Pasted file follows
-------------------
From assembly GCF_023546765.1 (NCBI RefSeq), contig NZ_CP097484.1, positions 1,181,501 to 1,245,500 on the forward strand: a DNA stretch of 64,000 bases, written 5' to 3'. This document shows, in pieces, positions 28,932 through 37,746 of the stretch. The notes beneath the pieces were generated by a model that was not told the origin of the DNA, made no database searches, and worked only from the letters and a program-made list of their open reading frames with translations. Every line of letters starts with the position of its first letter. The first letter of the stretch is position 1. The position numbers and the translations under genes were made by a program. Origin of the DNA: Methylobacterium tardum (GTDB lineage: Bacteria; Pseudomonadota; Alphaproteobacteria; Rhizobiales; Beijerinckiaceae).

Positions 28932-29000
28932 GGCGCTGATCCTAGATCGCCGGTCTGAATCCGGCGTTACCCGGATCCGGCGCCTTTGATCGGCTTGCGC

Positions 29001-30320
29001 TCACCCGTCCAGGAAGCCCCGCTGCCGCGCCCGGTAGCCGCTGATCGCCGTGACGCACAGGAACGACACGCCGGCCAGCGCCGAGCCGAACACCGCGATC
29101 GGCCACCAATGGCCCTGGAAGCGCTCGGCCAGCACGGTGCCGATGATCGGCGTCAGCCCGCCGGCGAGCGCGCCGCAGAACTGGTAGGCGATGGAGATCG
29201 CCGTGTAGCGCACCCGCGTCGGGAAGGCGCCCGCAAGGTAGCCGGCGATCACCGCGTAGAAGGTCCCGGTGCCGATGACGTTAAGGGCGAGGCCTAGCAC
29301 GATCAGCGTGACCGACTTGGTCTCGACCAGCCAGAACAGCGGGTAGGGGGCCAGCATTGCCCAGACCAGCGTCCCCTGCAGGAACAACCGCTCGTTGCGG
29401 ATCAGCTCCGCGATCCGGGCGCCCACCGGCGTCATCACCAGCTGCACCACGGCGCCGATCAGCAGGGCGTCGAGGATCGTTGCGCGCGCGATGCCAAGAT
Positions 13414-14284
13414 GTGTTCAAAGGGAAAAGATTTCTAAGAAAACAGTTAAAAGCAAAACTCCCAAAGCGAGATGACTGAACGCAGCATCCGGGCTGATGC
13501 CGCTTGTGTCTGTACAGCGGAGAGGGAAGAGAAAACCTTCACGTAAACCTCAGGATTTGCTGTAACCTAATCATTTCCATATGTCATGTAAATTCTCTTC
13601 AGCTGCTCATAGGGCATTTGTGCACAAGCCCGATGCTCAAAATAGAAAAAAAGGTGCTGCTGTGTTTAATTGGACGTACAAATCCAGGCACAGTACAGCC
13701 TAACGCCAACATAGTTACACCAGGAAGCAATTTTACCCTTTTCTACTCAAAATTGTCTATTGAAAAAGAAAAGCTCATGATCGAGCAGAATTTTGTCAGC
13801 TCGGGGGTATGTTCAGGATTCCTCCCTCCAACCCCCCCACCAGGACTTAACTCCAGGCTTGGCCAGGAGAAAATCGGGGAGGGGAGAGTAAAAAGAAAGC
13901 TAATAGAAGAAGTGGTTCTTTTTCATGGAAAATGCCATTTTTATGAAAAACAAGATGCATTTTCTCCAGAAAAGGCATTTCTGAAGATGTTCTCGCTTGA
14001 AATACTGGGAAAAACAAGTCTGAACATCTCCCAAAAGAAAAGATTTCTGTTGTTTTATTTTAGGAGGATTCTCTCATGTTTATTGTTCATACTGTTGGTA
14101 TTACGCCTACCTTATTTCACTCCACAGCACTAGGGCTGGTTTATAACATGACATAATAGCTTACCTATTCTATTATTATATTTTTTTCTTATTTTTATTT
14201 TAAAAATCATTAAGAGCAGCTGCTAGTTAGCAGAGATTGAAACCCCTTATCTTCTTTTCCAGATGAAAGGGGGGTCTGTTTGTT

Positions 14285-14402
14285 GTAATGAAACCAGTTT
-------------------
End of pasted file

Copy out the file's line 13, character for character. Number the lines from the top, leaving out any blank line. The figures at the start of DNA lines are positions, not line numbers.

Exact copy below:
13601 AGCTGCTCATAGGGCATTTGTGCACAAGCCCGATGCTCAAAATAGAAAAAAAGGTGCTGCTGTGTTTAATTGGACGTACAAATCCAGGCACAGTACAGCC